Second, he was able to continue his pursuit of projects that combined both art and science.

“Artists and scientists do a similar thing,” Cardenas explained. “They take data and they organize it. They just do that differently.”

For his culminating project, Cardenas looked close to home.

“Within sustainability we abstract a lot of ideas. We think about them in a global context. I started thinking about how we exercise our sustainability. I started with the backyard, which is a personal space. How do I practice sustainability in a personal space?”

The body of work he produced is called “One Hundred Little Dramas.” Cardenas observed and documented, through photography and video, how he transformed the backyard over the course of three years. That transformation involved collecting what amounted to hundreds of pounds of compost from the School of Sustainability, plus people’s discarded leaves and wood chips.

“I told people, bring me the waste so I can use it as input for my garden. I was changing the backyard in these ways that would transform it into a different ecological space. I was aware that I was building a habitat for lizards, for birds. I would learn about where the lizards would lay their eggs so we wouldn’t step on those spaces. I saved many baby birds and took them to an aviary. I planted sunflower seeds for the birds. You get in tune with the rhythm of the space.” 

For Cardenas, the work wasn’t just about documenting a place. It was about understanding that place on multiple levels.

“Understanding how ecology works in these little places, that transforms the way you see places you hike, for example. It changes your perspective on the world.”

Cardenas said he doesn’t think he could have produced his dissertation, which gave equal weight to the arts and to the sciences, anywhere but at ASU.

“I brought together perspectives on aesthetics and Aldo Leopold’s relevance to sustainability, produced a thesis exhibit, and then conducted a social psychological study, all under the sustainability umbrella,” Cardenas said. “These three components would not have come together anywhere else.”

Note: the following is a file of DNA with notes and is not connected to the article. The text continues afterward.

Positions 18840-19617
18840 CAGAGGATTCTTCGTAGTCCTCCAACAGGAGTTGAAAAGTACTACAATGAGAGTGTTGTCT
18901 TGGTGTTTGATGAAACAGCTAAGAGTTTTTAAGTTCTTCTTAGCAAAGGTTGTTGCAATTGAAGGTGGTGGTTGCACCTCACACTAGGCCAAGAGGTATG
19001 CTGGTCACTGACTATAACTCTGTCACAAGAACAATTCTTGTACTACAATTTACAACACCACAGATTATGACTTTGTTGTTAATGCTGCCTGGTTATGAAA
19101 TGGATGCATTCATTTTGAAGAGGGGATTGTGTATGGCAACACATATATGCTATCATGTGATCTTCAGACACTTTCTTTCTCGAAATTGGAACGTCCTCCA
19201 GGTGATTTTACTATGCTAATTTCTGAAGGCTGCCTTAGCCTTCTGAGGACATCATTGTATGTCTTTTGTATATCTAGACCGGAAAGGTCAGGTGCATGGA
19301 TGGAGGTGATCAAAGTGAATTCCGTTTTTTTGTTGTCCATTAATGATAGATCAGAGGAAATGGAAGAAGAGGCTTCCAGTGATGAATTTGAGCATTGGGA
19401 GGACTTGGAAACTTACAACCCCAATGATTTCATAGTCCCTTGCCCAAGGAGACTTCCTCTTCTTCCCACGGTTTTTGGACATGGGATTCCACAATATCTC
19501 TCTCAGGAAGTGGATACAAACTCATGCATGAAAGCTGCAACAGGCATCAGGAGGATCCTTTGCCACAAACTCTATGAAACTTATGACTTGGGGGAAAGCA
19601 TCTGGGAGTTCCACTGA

His committee consisted of photographer Klett; environmental ethicist and conservation scholar Ben Minteer; sociologist Ed Hackett; and ecologist Dan Childers, who runs the Wetland Ecosystem Ecology Lab at ASU.

“It’s a double-edged sword when you have a program that is very interdisciplinary,” Cardenas said. “You have a lot of rope to hang yourself. But if you’re going to do a project that’s really innovative, you need a lot of rope to run around. And they provided me that.

“People [graduate students] at the University of Arizona, where I’ve gone to speak a few times, all say, ‘You guys are doing the creative stuff up there. We’re not allowed to do stuff like that.’ ”

“Edgar was the first student to pursue such an ambitious agenda integrating art and science, and he was equally proficient in both,” said Klett, who hooded Cardenas at the School of Sustainability graduation ceremony on Dec. 15. “His research was groundbreaking, and it opens the door for future students to pursue a similar path in art and science.”

According to School of Art director Adriene Jenik, the success of Cardenas’ work has helped pave the way for discussions about the possibility of a concurrent degree in art and sustainability, which she sees as a natural fit. In addition to Klett, both Julie Anand and visiting artist Christine Lee teach courses in the School of Art that combine art and sustainability.

Whatever Cardenas does going forward, it will involve both art and science. On his website Cardenas lists himself as an “artscientist,” and he believes that both disciplines benefit from the marriage of the two.

“Art and science provide us with different kinds of information,” he said. “I don’t think they can be overlaid. They come together like a puzzle. I find that the sciences provide us with rich data on the dynamics that are taking place in the world. But that information has to be coupled with our value structures. Art raises that awareness — it raises questions about what we want in our lives and how we think about that more deeply.”

Deborah Sussman Susser

Communications and media specialist, Herberger Institute for Design and the Arts

480-965-0478